Stryder Callison

Stryder Callison just got a new app for his iPhone. “Voice Tutor” is a vocal warm-up that helps singers like himself perfect pitch, and it’s a sign that the local rocker’s old habits—he “used to smoke cigarettes, stay up until six, and scream” the night before a show—are long gone. He’s finally taking himself seriously. After recording his first solo album, Years in the Making, Callison learned first hand what happens when you push your voice to its limit. “The more you abuse your vocal cords, it creates a little red bump,” he says. “When you sing or even talk, your vocal cords won't vibrate at the right speed.” Callison's late night jam sessions earned him a vocal polyp—a swollen growth on one of  his vocal cords—that Whitney Houston and Julie Andrews can sympathize with. Over the following year, Callison began repairing his voice by allowing himself to speak for only one minute every hour.

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Music - Love Your Local Band

Ashwin Batish

Ashwin Batish

Ashwin Batish breathes sitar. He wakes up every morning, puts on his shirt, then grabs his eastern axe. Bringing his self-coined musical fusion, Sitar Power, to Don Quixote's this Sunday, Batish says he is excited to connect with the audience: “I think it’s the sharing of an experience. And there’s a lot of people, I believe, that live for that. Sharing an experience is seriously like bonding.” The Batish family is big on bonding. When he started playing music at 14, he would break from his sitar studies to sing along to Beatles records with his sister. Meanwhile, his father, S.D. Batish, was actually hanging out with the Fab Four in London, giving them sitar lessons. His father was later offered a teaching job in Santa Cruz, and the family quickly made it their home. In the ’70s, Batish and his father would play at their family's restaurant every night, in the same way that he and his son, tabla player Keshav, perform together today.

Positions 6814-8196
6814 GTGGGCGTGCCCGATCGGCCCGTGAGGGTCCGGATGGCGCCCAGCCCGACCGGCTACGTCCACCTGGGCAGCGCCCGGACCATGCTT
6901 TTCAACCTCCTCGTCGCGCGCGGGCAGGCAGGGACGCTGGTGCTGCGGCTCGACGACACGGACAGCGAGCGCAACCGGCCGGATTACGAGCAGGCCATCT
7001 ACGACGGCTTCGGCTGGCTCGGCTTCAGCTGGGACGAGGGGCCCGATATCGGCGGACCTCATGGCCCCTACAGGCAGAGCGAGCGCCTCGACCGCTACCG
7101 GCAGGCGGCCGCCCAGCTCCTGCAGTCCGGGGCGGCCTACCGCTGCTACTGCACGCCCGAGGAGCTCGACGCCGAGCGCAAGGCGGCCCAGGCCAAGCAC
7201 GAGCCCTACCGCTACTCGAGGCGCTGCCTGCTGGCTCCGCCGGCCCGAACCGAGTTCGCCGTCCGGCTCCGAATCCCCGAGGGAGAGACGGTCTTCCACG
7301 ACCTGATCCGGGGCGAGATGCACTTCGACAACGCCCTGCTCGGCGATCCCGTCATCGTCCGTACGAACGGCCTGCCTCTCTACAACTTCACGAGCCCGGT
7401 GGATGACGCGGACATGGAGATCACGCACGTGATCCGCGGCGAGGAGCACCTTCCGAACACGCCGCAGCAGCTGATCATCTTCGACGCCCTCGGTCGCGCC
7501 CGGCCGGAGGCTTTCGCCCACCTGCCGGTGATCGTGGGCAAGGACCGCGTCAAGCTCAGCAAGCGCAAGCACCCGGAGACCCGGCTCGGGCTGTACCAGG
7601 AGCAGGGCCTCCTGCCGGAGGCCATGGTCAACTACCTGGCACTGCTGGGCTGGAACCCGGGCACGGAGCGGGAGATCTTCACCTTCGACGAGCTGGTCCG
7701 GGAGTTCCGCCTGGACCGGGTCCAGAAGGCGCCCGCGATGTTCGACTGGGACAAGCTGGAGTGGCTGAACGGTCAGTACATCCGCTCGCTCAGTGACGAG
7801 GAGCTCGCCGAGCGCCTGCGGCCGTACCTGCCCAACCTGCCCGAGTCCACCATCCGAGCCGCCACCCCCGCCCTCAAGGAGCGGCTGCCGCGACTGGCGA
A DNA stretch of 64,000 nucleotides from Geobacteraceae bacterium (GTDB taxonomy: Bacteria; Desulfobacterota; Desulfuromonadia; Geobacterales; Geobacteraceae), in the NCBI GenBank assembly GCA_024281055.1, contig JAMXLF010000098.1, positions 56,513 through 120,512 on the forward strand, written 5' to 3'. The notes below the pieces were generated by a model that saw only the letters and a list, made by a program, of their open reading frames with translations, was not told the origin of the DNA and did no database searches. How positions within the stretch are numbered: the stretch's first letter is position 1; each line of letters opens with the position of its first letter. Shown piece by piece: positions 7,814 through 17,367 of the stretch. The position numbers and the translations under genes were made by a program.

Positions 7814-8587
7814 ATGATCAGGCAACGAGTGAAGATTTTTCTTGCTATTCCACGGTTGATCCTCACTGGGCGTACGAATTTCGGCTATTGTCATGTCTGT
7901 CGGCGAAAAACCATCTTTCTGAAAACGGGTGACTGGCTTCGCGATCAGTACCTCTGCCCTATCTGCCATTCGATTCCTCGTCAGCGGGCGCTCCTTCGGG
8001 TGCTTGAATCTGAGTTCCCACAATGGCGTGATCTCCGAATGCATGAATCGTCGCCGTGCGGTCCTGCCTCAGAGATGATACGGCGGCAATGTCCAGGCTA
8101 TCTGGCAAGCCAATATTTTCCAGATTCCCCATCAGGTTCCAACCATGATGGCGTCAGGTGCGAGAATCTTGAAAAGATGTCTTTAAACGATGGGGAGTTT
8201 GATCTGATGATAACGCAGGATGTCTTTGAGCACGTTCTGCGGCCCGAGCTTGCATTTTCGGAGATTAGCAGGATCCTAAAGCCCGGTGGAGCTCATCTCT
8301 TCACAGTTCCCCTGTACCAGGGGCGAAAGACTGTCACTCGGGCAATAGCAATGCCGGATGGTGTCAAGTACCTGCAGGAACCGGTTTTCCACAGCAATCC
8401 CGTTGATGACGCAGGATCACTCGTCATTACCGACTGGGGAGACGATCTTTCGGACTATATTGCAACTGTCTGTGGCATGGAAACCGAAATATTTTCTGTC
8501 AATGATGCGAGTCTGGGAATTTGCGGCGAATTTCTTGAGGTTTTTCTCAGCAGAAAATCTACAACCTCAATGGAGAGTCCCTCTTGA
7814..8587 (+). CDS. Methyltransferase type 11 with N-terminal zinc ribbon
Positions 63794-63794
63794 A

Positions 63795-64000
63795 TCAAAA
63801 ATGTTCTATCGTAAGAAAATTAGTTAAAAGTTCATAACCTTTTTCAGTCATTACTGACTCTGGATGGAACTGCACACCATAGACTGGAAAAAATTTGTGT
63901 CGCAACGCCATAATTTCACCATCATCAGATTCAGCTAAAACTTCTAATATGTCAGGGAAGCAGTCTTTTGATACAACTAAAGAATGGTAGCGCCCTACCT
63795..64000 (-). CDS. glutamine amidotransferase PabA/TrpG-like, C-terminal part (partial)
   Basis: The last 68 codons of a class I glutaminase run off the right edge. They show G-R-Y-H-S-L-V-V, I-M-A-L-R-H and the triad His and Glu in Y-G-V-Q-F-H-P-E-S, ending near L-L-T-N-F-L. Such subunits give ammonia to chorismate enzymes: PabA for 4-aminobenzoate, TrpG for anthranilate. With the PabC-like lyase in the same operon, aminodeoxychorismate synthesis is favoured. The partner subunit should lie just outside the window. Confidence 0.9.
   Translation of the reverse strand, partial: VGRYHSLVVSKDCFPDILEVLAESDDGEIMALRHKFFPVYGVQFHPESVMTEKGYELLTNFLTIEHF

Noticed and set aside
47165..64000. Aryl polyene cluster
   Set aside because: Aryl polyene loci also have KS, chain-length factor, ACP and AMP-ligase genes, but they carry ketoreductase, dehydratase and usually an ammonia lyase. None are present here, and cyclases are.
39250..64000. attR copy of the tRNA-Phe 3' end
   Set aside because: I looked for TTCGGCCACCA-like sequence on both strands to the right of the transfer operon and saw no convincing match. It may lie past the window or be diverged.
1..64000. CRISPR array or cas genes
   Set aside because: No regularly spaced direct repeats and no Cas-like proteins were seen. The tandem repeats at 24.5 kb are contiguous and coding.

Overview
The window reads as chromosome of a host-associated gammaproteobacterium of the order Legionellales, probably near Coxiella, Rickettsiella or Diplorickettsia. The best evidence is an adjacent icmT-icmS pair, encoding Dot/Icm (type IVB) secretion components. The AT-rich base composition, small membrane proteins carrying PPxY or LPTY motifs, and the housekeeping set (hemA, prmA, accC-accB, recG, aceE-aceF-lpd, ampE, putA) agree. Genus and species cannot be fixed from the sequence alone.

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Music - Love Your Local Band

The Coffis Brothers & The Mountain Men

The Coffis Brothers & The Mountain Men

For Ben Lomond brothers Jamie and Kellen Coffis—the former, a 25-year-old keyboardist and singer, and the latter, a 21 year-old vocalist, guitarist and harmonica player—it’s not a matter of what life has to offer, but when they’ll get it. On “Love On My Side,” off of their debut album, they wonder, if “life is really just a battle with time, and I’m sick and tired of waiting in line, when will that arrow point at me?” Turns out they don’t need Cupid’s assistance, since locals have fallen fast for these budding folk rockers. The Coffis Brothers & The Mountain Men was released on June 17, after four days in Gadgetbox Recording Studio, with the help of producer Andy Zenczak and friends, The Mountain Men: bassist Mason Hutchinson, drummer Henry Chadwick, and guitarist Kyle Poppen. “We are all more than satisfied with the results because there is a nice mix of impatience and spontaneity on the record, which gives it a kind of personality,” says Jamie.

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Music - Love Your Local Band

Yuji Tojo

Yuji Tojo